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The Schmooze

Israeli Sculptor’s Work Ain’t In the Pink

A rendering of Ohad Meromi’s ‘The Sunbather’

Gumby’s grandmother. Pink poop. The Pink Panther on a bender.

The reviews are coming in for a new sculpture by Israeli-born, New York-based artist Ohad Meromi — and it hasn’t even been built.

Meromi won a coveted slot to create “The Sunbather” under the auspices of the New York City Department of Cultural Affairs, whose Percent for Art program taps the city’s construction budget to fund public art projects.

But while he may have won over Percent for Art’s judging panel, Meromi’s neon-pink, reclining colossus did not win over locals in Long Island City, the gentrified former industrial hub in Queens where “The Sunbather” is planned to occupy a busy plaza.

“While public art can be wonderful, this seems like an absurd waste of money and is rather infuriating considering that the community was left out of the decision,” ranted one commenter on LICPost, a local blog. As The New York Times reported, an artist from Bushwick even erected his own sculpture on the site in protest.

“This is the strongest reaction I’ve ever had,” Meromi told the Forward. “I mostly work with museums and galleries. It’s a whole different game.”

Image courtesy Ohad Meromi/NYC Department of Cultural Affairs

Meromi’s measured take on the work, though, makes a giant pink sunbather in Queens seem like the most natural thing in the world. “It’s a response to the site, and to what’s happening to this environment, which is growing fast, with a lot of concrete, steel, and glass,” he said.

“‘Sunbather’ is a monumental human figure in the mid of this bustling urban development. But it’s in a position of rest. It’s almost an act of resistance, slowing down and stopping. Sometimes public sculpture is about moving faster, growing, developing. This is kind of the opposite.”

Why pink, which seems to have sparked extreme reactions from commenters — including at public hearings and community-board meetings Meromi attended as part of the approval process? “Introducing color and organic, soft lines to all of these angular vector things around it is almost a call to go back to a more human rhythm,” he said.

The Forward asked Reina Shibata, deputy director of Percent for Art, if her organization had ever rejected a selection if public opposition gets strong enough.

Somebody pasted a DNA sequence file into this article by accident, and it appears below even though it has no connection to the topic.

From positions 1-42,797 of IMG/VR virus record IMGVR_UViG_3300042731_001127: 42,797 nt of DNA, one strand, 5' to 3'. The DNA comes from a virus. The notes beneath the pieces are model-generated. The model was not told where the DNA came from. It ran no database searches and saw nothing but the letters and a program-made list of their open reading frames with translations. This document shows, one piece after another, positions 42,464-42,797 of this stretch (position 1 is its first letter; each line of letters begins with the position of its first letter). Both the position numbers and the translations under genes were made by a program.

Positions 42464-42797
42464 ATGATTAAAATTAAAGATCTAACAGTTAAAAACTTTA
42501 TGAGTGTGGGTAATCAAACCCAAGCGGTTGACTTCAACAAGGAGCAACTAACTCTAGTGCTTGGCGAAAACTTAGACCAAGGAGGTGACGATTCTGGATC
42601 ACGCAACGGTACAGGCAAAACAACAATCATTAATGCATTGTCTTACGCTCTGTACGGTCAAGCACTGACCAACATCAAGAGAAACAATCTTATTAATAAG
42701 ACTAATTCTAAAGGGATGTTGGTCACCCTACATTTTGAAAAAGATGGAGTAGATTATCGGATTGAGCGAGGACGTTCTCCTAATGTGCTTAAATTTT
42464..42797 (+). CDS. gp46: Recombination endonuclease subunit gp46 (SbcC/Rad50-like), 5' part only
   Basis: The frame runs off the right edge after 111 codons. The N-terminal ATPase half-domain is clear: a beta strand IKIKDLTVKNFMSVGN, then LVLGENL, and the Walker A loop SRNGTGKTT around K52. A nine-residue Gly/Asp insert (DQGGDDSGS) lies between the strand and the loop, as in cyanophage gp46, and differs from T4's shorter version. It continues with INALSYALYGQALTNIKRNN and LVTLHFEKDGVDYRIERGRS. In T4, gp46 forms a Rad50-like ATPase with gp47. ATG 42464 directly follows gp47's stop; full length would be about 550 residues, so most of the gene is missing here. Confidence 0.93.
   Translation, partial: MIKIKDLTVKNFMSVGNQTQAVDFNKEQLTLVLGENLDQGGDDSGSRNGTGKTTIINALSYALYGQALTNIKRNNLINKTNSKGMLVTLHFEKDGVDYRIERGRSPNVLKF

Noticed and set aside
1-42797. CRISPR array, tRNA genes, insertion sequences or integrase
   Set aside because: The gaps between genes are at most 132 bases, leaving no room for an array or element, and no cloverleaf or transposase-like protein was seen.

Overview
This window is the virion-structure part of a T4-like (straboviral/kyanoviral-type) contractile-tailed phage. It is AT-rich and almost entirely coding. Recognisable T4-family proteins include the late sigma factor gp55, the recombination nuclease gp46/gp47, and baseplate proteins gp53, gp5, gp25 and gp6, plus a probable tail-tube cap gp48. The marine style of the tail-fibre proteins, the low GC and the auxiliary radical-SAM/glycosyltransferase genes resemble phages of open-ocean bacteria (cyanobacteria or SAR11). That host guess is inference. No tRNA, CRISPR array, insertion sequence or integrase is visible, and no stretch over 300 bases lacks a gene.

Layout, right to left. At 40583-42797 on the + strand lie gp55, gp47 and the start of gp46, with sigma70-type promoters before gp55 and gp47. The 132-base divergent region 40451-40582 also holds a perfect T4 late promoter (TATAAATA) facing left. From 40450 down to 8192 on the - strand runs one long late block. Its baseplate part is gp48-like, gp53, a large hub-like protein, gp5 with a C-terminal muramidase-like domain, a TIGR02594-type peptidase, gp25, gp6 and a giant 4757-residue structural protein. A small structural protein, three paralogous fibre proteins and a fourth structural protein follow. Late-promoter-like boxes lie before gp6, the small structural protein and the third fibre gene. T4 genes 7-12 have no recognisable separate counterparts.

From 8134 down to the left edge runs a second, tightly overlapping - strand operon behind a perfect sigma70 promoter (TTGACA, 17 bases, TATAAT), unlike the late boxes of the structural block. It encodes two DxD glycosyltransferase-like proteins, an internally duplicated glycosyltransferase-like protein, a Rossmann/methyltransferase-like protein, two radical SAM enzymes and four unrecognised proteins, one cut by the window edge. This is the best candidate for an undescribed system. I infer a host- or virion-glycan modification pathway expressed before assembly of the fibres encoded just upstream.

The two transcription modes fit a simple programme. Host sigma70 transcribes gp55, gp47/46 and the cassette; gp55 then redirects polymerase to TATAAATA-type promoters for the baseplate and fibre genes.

“The Sunbather is going through the full Percent for Art review process, which involves the community board, representatives from the council member’s and borough president’s offices, local arts groups, and city agencies,” she responded by email. “The design and review process is still underway, and the project’s preliminary design will go before the Public Design Commission later this year. These are the sorts of steps during which the artist has opportunities to refine a project based on public input.”

Though often pointed, Meromi’s work doesn’t usually generate controversy. Born on kibbutz Mizra in Northern Israel, he shuttled between suburban Tel Aviv and the kibbutz after his parents moved. “It meant switching between two very different models of living,” he said. “And it left me idolizing the original way of living.”

Meromi doesn’t consider his work explicitly Jewish, but “I’m pretty sure there’s a Jewish sensibility in it, though it’s hard to put a finger on,” he said. “My grandparents went against their Jewish religion and embraced socialism as a religion. But looking back, I see things are not as clear-cut as they seemed. Definitely in dealing with recent history, Zionism is something I’m thinking about.”

After building a career as an artist in Israel — his work is in the permanent collection of the Israel Museum — Meromi came to New York to pursue an master of fine arts degree at Columbia University. Along with exhibiting worldwide, he teaches sculpture at Bard College in upstate New York.

“My work is very involved with architecture, the experience of being within architecture, and how it affects one’s body as a person in the world,” he said. “My work’s very influenced by dance, performance, and gesture.”

Is his work political? “Only in the broadest sense,” he said. “It depends on the context. I am talking in a very general sense about reestablishing a relationship with the world we live in to create a sense of agency, an ability to own it and change it. I think of my grandparents’ path from Ukraine to Poland to Israel — it’s about place, immigration, identity, idealism, social justice, and longing. But I don’t wear that on my sleeve. It has to be in the work.”

A 2014 project at the Contemporary Jewish Museum in San Francisco repurposed photographs of everyday life in the West Bank as abstract portraits, “as a chronology of gesture of the occupation,” he said.

In the meantime, Meromi is “optimistic” his half-million-dollar, nine-foot-long sunbather will actually see the light of day. “I’m kind of positive,” he said. “I hope it moves forward.”

Shibata, the Percent for Art deputy, was less sanguine. “We can’t speculate on the outcome of the review process,” she said.


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